Derrick Cephas is leaving Weil, Gotshal & Manges, where he was financial institutions regulatory practice leader, for an of counsel post with Squire Patton Boggs in New York.
Cephas has represented commercial banks, thrifts and their holding companies, and foreign banking corporations in regulatory and transactional matters, according to a Squire statement.
“His experience and technical skills will help our existing financial regulatory team continue to provide clients with practical and solution-oriented service,” said Jim Barresi, head of Squires’s global financial services practice.
Cephas said the decision to move was easy given Weil’s mandatory retirement age of 68, which he turned this year. His clients—several of whom will move with him—understand he’s leaving on good terms and simply “aged out” of Weil, he said.
“It’s been an easy story to tell,” Cephas said. He’s excited about Squire’s strong reputation in financial services and regulatory work, he said.
Before joining Weil in 2011, Cephas worked for about five years as president and CEO of Amalgamated Bank, headquartered in New York, with offices or branches in Washington, Denver, and San Francisco.
Amalgamated’s pro-labor roots date back to its founding in 1923 by the Amalgamated Clothing Workers of America. The bank’s business model lets it focus on"socially responsible organizations,” according to its website. Those include unions and their pension funds, hospitals, universities, and foundations.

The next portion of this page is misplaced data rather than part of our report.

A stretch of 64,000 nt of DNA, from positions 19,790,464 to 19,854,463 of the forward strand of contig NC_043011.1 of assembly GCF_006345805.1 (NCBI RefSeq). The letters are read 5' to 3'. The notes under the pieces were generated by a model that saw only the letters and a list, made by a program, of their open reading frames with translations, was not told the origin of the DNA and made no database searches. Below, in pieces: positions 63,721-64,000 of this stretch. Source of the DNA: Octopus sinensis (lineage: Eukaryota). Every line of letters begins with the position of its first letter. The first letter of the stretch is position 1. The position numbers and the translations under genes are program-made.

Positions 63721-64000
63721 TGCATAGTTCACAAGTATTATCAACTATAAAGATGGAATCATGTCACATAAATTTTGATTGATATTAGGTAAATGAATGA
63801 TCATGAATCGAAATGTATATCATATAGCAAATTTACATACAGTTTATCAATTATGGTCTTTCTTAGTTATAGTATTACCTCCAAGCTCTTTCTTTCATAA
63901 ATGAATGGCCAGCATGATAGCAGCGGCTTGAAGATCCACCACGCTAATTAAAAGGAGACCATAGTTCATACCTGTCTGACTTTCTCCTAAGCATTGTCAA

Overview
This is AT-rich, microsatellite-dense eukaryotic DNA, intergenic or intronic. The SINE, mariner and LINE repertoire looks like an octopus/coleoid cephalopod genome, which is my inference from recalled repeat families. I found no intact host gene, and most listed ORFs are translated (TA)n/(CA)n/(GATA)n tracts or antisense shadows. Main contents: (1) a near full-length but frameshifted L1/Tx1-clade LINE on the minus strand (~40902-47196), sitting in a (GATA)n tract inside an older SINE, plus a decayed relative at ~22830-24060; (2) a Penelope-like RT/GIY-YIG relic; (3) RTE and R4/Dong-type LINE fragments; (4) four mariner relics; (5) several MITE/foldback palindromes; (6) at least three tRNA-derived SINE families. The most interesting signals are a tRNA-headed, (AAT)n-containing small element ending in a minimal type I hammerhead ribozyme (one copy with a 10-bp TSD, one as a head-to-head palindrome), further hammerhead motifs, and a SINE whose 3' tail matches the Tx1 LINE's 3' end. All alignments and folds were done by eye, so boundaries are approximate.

At least five of the top Democratic presidential candidates, including President-elect Joe Biden and Vice President-elect Kamala Harris, banked at Amalgamated in 2020, exemplifying its tilt toward progressive causes.
Prior to Amalgamated, Cephas was superintendent of the New York State Banking Department, a predecessor to the state’s Department of Financial Services, from 1991 to 1994.
In 2018, Savoy magazine named Cephas one of the “most influential Black lawyers” in America. He is a former member of the Board of Directors of the Dime Savings Bank of New York and of Merrill Lynch International Bank, and he is currently a director of New York City-based Signature Bank.
Barresi said Cephas’ arrival “is particularly important at a time when clients will need to adapt to potential shifts in the financial regulatory and enforcement landscape as a result of the recent elections.”
Cephas said he expects to have “a different set of opportunities” at his new firm—where he begins on Tuesday—in part because Squire’s roughly 50-lawyer New York office includes only a handful of banking attorneys.
He said he expects to work in-person in Squires’s office two-to-three days per week, in part because of his preference to rely on paper documents and files, instead of digitized versions.
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